6. “I don’t agree that shouting down a speaker is the same thing as violently shutting a speaker down. Even if it’s unpleasant, shouting someone down is just an example of speech beating speech.”

      Nope. Shouting someone down is an attempt to silence that person, to prevent their message from being heard, instead of engaging their viewpoints. Under certain circumstances, such as in a traditional public forum, shouting someone down might be an activity protected by the first amendment. But in other fora, like a place on campus reserved for the use of a particular speaker, violation of the rules of the forum can amount to suppression of speech.

  10. Prof. Franks, incidentally, is doing great work and should not be confused with the rest of the left of center snowflakes at UM Law.

    1. Prof. Franks, as anyone who reads Scott Greenfield’s blog knows, is an enemy of free speech herself.

  11. Lots of luck getting the U to help in any way with getting a speaker that doesn’t follow Frenk’s new hard Leftist political leanings. Go back and look at the graduation speaker that he brought in for the first set of Master’s/Doctorate candidates (who was actually boo’ed off of the stage by the parents) when he first arrived. The 100 days of listening was another show of who would be listened to (the LGBT and Trans community) and NOT the students who asked for more instructors and science funding. This is supposed to be a learning environment with all sides being represented, but has become another far Left bastion catering to students who don’t want the “other side” to have a say. What a shame.

    1. Your prefer conservative-controlled campuses, whose signature elements are ardent censorship; strenuous suppression of academic freedom and science; the teaching of nonsense; loyalty oaths; old-timey conduct codes; viewpoint discrimination in everything from admissions to hiring (janitors, professors, basketball coaches); third- or fourth-tier rankings; and sketchy accreditation, Freedom4?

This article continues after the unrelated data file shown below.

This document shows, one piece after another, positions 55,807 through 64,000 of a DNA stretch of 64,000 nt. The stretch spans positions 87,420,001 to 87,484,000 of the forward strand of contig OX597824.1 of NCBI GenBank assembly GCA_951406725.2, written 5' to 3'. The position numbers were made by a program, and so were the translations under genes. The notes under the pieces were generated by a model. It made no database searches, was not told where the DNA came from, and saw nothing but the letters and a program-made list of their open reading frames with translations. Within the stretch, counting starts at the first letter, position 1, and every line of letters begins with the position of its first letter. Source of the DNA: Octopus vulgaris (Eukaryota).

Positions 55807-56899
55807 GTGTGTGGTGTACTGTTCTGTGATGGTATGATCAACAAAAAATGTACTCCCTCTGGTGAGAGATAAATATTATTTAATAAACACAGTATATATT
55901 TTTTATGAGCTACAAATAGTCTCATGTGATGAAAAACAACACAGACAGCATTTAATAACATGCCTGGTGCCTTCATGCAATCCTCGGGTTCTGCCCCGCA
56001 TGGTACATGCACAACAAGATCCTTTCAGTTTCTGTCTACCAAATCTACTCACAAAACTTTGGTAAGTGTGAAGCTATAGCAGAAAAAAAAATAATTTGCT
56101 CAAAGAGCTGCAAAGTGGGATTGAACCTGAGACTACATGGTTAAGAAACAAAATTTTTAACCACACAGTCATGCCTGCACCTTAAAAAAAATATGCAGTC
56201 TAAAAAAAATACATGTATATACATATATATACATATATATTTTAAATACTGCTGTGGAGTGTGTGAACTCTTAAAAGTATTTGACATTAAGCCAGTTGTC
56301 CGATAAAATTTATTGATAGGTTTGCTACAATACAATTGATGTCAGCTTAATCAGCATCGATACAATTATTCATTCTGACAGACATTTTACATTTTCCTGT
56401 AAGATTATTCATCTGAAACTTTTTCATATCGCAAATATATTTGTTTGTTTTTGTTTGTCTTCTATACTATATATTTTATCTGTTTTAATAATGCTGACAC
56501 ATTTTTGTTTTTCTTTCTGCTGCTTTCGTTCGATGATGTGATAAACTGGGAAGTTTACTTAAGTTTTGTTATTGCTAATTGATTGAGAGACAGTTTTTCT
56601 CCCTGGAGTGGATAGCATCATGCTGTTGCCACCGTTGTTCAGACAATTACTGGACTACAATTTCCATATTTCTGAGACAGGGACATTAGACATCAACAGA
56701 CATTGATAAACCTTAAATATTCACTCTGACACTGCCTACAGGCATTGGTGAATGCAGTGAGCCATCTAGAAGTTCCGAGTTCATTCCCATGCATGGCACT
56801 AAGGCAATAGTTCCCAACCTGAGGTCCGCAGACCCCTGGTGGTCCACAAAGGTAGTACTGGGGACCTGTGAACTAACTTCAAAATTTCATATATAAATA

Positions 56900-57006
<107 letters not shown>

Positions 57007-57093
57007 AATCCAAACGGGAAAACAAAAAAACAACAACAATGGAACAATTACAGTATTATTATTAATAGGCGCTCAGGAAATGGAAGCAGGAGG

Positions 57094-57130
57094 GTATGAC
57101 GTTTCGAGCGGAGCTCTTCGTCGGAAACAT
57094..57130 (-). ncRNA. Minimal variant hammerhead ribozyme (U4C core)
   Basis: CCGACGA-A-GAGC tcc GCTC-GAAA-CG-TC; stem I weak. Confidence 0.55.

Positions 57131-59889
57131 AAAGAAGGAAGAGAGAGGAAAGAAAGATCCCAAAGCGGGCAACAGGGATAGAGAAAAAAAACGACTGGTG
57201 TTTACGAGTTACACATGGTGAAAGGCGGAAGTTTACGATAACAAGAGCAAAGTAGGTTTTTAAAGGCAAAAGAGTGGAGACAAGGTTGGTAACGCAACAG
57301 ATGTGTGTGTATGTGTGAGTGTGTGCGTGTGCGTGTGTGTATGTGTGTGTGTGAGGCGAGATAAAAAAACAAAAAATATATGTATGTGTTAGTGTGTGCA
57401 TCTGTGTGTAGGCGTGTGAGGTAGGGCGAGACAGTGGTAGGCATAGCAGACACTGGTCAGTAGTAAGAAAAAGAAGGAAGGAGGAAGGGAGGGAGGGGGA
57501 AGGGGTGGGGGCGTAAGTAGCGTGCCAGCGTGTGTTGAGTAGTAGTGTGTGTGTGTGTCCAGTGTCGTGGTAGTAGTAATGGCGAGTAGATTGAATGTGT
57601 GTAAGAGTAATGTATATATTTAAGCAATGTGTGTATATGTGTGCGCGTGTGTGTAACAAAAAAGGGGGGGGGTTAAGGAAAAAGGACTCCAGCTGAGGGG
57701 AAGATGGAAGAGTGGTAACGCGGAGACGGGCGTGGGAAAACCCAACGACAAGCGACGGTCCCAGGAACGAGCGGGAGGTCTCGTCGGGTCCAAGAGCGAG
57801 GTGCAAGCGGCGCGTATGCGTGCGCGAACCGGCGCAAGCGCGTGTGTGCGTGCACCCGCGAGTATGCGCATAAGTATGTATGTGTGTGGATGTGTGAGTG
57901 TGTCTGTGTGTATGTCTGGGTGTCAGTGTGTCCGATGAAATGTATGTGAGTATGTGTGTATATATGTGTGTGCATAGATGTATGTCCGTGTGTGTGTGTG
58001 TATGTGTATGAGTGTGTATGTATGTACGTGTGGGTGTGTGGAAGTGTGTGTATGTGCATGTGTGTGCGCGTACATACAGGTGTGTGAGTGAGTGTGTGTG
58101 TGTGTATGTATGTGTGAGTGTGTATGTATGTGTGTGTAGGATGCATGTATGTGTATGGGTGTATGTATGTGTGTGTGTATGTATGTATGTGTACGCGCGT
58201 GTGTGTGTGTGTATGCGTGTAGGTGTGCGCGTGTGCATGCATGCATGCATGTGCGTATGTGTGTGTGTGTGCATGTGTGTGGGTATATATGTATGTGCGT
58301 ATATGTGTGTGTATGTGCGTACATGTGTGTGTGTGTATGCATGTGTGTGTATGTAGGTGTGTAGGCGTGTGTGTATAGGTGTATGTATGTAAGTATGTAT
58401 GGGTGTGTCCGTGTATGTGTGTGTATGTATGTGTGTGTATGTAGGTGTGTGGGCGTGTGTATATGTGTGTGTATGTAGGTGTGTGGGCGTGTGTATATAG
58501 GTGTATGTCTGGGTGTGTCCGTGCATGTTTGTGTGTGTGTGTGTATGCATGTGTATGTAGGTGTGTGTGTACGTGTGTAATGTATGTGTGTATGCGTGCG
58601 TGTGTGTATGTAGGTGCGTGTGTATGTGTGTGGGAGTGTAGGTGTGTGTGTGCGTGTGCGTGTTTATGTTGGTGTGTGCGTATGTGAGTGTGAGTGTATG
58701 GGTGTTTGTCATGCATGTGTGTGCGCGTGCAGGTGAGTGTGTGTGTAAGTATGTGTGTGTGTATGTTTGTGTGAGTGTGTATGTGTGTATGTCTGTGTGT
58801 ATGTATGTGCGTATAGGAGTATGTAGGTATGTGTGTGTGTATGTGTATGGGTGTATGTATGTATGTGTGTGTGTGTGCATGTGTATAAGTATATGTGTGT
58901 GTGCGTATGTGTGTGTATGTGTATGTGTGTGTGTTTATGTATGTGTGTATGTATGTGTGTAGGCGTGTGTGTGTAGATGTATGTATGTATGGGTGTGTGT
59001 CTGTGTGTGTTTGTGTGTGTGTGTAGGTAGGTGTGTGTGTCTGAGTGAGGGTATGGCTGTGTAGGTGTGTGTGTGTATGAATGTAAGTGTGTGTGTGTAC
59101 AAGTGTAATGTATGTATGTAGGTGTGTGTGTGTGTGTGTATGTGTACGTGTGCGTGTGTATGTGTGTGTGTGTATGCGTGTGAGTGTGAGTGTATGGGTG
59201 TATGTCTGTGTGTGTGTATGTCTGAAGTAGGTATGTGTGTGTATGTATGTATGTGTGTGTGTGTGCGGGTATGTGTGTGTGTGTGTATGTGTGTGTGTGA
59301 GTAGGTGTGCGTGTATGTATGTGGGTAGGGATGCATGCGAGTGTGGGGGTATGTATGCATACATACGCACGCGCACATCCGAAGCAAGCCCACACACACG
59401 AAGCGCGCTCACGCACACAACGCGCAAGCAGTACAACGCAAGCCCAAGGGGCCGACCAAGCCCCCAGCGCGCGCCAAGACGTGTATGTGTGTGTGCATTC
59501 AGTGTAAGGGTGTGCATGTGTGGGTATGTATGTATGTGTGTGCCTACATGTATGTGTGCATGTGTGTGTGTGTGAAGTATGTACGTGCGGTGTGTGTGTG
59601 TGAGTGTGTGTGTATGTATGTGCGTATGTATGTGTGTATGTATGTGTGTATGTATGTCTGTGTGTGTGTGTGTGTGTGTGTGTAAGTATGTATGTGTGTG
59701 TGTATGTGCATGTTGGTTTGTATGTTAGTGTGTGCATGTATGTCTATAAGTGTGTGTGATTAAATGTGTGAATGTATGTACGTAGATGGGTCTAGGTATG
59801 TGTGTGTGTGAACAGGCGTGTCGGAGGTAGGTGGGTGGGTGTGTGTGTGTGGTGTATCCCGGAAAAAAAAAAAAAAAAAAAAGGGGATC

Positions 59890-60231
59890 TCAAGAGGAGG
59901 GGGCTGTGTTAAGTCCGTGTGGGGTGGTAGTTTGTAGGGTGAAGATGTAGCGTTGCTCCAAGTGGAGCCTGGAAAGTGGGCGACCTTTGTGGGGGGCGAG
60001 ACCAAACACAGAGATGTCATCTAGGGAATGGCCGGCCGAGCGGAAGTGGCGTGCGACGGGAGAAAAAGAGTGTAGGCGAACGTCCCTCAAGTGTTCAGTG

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  13. [2.] Of course right now, the bulk of the suppression attempts on university campuses have come from extremists of the Left. If the universities effectively accede to that, rather than stand firm against it, the ideological monoculture at many academic institutions will just become more and more severe. That too can’t be lost on the University of Miami administrators.

    can’t= is absolutely to

    lost=unflappably desired

    There fixed that for you.

  14. Interesting. There’s a heckler’s veto, then a heckler’s impose-security-fees.

    Now there’s a heckler-by-proxy where a student group can troll the university by inviting controversial speakers that will invite heckler’s from another group of students.

    Fascinating how many layers we can go here.

    1. I think the next step is “university enforcement by proxy”, where the student group makes it known that it has arranged for undercover police not under the university’s control to be present to arrest anybody who violently disrupts the event.

      Perhaps they could arrange a gofundme to pay for the expense. I expect it would be a one time expense.

      1. Or better, doesn’t make it known, so that the very limited stock of violent ‘hecklers’ is depleted, and deterrence for future events is ensured.

  15. It always just happens to be ‘more complicated’ when it comes to conservative speakers the Universities don’t like. Mighty Zeus ensures things go more smoothly whenever a speaker they don’t mind wanders in.